President Pines applauds Rankin for exemplary accomplishments as the university’s chief academic officer
COLLEGE PARK, Md. - University of Maryland President Darryll J. Pines announced today that Senior Vice President and Provost Mary Ann Rankin has decided to resign from her position as Provost as of January 29, 2021.
“As a community, we owe a significant debt of gratitude to Provost Rankin for her vision, leadership and commitment to academic excellence during a period of steady ascent for our institution,” said Pines. “I thank and applaud Dr. Rankin for her numerous accomplishments.”
"I am deeply proud of the work we have accomplished in partnership over the last eight years at the University of Maryland. We have charted new paths to academic success, multiplied opportunities in undergraduate and graduate research, and fostered interdisciplinary collaboration for the betterment of the campus,” said Rankin. “Together, we have brought to scale teaching transformation and reimagined our academic enterprise from new modes of instruction to innovative programs. I thank the Deans, Associate Provosts, Chairs and faculty who have contributed to Maryland's unending pursuit of innovation on behalf of our students."
Shortly after her arrival in 2012, Dr. Rankin led an update to the University's Strategic Plan, which led to a budget redesign and launch of the Administrative Modernization Program (AMP) aimed at improving campus operations. This included the TerpEngage program to improve student advising, and the recently launched ERP initiative to upgrade software infrastructure in human resources, finance and student services.
Dr. Rankin spearheaded significant advancements in academic opportunities for students as well, establishing the First-Year Innovation & Research Experience (FIRE) that offers over 500 new students annually hands-on research experience. Her vision for student success opportunities also led to the reinvention of the university's Honors College.
She has been a driving force in the development of numerous new undergraduate programs in business, information sciences, public health sciences, public policy, neuroscience, immersive media design in computer science and art, and two new majors in data science.
Dr. Rankin established the Academy of Innovation and Entrepreneurship that has led to nearly 15,000 undergraduates annually enrolling in an innovation course to pursue fearless ideas. She also established the Teaching and Learning Transformation Center (TLTC), which provides faculty with support and training in the best pedagogical practices and oversees several student success initiatives. This was particularly important in assisting faculty and students in the recent, rapid move to online instruction. With colleagues in the College of Education and College of Computer, Mathematical, and Natural Sciences, Dr. Rankin founded Terrapin Teachers, a Maryland replication of the UTeach program she developed at UT Austin to address the need for more discipline-based STEM teachers trained by both experienced public school teachers and university experts. She was inducted into the American Academy of Arts and Sciences in 2016, in part for her role in developing UTeach nationally.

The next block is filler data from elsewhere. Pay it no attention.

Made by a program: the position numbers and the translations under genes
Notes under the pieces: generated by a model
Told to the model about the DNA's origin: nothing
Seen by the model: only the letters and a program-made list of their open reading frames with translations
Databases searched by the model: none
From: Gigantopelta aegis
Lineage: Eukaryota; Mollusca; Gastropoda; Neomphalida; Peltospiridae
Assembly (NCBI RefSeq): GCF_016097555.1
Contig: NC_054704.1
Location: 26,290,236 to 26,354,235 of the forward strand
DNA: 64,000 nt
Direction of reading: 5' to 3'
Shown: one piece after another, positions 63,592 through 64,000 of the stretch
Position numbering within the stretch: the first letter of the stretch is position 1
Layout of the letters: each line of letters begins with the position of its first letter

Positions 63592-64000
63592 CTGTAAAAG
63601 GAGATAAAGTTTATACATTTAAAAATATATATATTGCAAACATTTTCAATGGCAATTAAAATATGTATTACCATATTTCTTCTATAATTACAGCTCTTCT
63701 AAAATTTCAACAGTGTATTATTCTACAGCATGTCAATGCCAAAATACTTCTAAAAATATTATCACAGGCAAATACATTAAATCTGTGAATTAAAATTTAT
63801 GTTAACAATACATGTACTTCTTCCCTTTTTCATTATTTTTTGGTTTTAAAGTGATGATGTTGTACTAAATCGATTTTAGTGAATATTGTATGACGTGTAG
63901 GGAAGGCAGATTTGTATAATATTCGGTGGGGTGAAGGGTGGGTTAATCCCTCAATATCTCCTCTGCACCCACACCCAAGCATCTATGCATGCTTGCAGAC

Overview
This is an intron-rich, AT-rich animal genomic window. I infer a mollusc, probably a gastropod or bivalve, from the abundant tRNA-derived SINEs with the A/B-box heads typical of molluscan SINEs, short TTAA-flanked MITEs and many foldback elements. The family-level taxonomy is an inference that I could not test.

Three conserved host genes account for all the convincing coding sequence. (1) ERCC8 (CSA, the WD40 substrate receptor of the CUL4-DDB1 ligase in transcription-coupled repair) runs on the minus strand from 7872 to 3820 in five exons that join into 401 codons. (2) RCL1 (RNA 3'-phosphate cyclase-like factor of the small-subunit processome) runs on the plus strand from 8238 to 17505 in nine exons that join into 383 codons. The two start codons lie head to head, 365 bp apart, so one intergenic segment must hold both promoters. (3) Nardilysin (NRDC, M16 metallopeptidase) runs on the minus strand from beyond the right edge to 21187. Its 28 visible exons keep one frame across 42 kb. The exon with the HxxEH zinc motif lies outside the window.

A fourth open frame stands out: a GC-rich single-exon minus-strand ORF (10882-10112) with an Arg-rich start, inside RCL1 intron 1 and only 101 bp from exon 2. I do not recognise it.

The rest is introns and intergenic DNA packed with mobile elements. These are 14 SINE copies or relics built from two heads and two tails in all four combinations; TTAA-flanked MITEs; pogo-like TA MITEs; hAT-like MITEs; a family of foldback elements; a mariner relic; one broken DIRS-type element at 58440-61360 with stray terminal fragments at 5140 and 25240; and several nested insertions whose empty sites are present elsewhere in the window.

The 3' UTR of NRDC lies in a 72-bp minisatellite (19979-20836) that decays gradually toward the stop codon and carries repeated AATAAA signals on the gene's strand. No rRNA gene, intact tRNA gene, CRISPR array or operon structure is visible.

Dr. Rankin also played a key role in establishing a partnership with the Phillips Collection to expand scholarship, visibility and innovation in the arts. She leads the university's partnership with the Big Ten Academic Alliance, and serves on the Joint Steering Council for the University of Maryland Strategic Partnership: MPowering the State with the University of Maryland, Baltimore.
Dr. Rankin was a leader in the creation of the Maryland Promise Program, an effort to build a $100 million endowment to support need-based awards for undergraduates. She also leveraged a $3 million gift to support an endowed chair and new partnership in machine learning; solicited support for the Clarice Smith Performing Arts Center and related programs; and facilitated significant private gifts to support the design and construction of the Brendan Iribe Center for Computer Science and Engineering.
A major focus for the last eight years has been upgrading existing academic facilities and working to expand and enhance capital projects, including adding the new vivarium to A. James Clark Hall and the chemistry teaching addition to the Edward St. John Learning & Teaching Center. Most recently, she was a key driver in obtaining support for construction of the new Wing 1 of the Chemistry Building, and making the new Cole research wing Phase 1A of the Brain and Behavior Research Building and the administrative home of the Brain and Behavior Institute. She has also supported construction of the School of Public Policy building that will provide a new home for the Do Good Institute and a new program in civic innovation.
Dr. Rankin and her senior leadership team expanded the role and effectiveness of the Office of Faculty Affairs, and initiated new programs through that office that expanded the hiring of underrepresented minority faculty, improved job titles and opportunities for professional track faculty, and made the APT process more equitable, consistent, inclusive, and teaching focused.
In 2020, Dr. Rankin led UMD’s academic response to the COVID-19 pandemic. Working with deans, chairs, and senior campus leadership, she and her team transformed the campus' physical teaching spaces to provide safe, functional in-person instruction; and with the Division of IT and the TLTC developed a highly successful grant program to assist faculty in improving UMD's online and blended instruction.
Dr. Ann G. Wylie, Professor Emerita of Geology, will serve as interim Provost, and President Pines has announced his intent to launch an internal search to name a permanent Provost.